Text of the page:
3. Patient engagement. Along with medical portals, social media communities, and educational health programs, PGHD represents another way of empowering, engaging, and inspiring patients to enhance their wellness.
  4. Better decision-making. PGHD bridges the gaps in the existing clinical information. Physicians check for details on individuals’ biometrics, surface more detailed results, and make changes in treatment, if necessary. That all enables clinicians to accelerate decision-making.
  5. Optimized treatment plans. ONC is not the only body that champions gathering volunteers’ health data. The White House spearheaded a similar project — Precision Medicine Initiative (PMI) — calling for patients to present their biometrical data for research, allowing caregivers to upgrade their treatment plans.
  6. Population health management. Together with EHR and claims data, PGHD is becoming a key player in analyzing public health. Such data has already proved its usefulness in raising adherence rates and improving wellness.
  7. Cost saving. Many clinicians are convinced PGHD can reduce costs. As a case in point, 73% of hospitals that had applied personalization technologies achieved successful financial outcomes.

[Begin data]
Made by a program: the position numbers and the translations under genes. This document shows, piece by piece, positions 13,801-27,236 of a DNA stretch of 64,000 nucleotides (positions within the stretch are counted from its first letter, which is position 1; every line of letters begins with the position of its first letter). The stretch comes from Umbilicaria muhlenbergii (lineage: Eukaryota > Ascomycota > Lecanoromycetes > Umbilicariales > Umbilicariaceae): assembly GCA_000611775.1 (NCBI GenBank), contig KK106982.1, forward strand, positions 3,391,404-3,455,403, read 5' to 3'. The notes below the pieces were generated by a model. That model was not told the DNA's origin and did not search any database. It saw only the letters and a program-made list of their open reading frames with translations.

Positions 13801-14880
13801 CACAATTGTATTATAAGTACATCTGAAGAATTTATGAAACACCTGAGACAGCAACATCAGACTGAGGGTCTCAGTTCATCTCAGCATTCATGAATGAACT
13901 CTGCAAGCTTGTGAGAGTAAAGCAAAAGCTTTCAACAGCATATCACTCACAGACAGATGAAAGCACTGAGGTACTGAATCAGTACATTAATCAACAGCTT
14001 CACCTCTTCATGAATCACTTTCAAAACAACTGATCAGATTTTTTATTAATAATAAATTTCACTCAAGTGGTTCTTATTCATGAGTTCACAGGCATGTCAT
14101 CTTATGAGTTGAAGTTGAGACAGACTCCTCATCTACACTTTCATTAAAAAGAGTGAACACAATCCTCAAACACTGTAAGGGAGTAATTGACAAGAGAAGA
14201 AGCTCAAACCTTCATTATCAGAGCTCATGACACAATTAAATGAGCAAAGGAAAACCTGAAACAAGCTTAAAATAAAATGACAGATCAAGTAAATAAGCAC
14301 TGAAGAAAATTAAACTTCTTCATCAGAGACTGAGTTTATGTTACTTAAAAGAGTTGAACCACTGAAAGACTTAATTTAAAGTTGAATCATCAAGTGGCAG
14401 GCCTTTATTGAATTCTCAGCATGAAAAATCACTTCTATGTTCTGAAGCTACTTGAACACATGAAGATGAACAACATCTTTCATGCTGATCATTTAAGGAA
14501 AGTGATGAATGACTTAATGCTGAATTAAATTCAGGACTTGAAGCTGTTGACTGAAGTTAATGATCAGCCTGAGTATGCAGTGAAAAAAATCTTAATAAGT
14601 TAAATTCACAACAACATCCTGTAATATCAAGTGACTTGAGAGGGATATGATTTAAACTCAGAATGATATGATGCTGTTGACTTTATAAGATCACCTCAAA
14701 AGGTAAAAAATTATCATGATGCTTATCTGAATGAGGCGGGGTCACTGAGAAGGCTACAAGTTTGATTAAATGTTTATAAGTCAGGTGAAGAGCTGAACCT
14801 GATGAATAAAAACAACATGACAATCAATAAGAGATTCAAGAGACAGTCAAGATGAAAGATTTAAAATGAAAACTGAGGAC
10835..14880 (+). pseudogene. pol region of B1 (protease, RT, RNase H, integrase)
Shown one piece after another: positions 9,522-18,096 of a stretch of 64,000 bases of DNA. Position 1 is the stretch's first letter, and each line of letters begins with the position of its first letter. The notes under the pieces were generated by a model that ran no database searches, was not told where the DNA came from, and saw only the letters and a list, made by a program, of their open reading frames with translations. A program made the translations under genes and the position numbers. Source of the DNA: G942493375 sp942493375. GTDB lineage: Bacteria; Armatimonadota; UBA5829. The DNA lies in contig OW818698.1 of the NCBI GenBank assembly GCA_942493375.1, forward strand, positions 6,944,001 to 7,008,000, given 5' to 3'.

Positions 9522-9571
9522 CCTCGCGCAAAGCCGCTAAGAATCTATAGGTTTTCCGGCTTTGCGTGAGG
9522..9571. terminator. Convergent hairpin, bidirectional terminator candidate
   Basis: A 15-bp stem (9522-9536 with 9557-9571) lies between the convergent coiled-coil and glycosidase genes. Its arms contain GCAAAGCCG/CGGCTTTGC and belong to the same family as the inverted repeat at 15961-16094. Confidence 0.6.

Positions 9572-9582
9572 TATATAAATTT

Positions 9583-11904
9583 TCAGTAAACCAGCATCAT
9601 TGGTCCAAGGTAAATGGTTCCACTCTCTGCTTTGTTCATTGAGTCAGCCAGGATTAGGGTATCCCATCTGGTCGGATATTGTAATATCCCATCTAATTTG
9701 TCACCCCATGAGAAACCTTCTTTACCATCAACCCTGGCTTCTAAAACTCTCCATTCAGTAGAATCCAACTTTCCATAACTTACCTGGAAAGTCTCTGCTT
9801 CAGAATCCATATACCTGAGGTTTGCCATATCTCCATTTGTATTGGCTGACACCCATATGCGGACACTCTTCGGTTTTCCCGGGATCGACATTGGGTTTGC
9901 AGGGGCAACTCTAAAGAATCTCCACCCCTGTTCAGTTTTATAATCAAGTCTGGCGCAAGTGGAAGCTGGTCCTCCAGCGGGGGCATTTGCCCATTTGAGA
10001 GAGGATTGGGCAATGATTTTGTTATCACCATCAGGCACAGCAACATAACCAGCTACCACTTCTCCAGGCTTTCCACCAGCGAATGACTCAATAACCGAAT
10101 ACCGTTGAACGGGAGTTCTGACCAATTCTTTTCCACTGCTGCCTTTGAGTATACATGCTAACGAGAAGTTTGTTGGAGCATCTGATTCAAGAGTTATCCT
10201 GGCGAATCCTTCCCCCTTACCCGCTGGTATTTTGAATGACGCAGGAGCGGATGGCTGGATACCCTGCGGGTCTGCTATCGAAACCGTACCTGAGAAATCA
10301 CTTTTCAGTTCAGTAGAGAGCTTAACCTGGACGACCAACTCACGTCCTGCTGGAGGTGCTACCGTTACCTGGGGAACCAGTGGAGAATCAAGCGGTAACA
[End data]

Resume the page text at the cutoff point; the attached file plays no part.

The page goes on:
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Voicing unease about PGHD

The PGHD technology has just started gaining its pace, and healthcare providers are still trying to understand its place.

Despite many benefits, there are barriers to a wider Patient-Generated Health Data adoption.

  1. Socioeconomic disparities. There is a wide spectrum of factors that may put a patient in a pole position or restrict their access to IoT devices. Those factors include usability, health literacy, education, age, economic, and other similar disparities.
  2. Poor integration. This barrier is probably the most challenging to deal with. There are certain impediments to integrating PGHD with third-party software, such as the lack of interoperability with EHR systems and read-only nature of patient portals. In other words, the limited capacity of such systems doesn’t allow users to easily input and analyze health information.
  3. Security breaches. The data gathered or transmitted via IoT devices is susceptible to cyber and physical attacks. That makes software vendors put their thinking cap on to find the ways of protecting patients’ information.

Addressing the challenges

The interrogative nature of this article’s title is no accident. Although Patient-Generated Health Data represents a game-changing factor in delivering better care, still there is a range of hurdles.

The solutions to the challenges include automating the process of collecting and analyzing PGHD, creating user-friendly system interfaces, and administering data for the right patient at appropriate time.

Moreover, hospitals should task software providers with devising effective ways to integrate PGHD with third-party systems.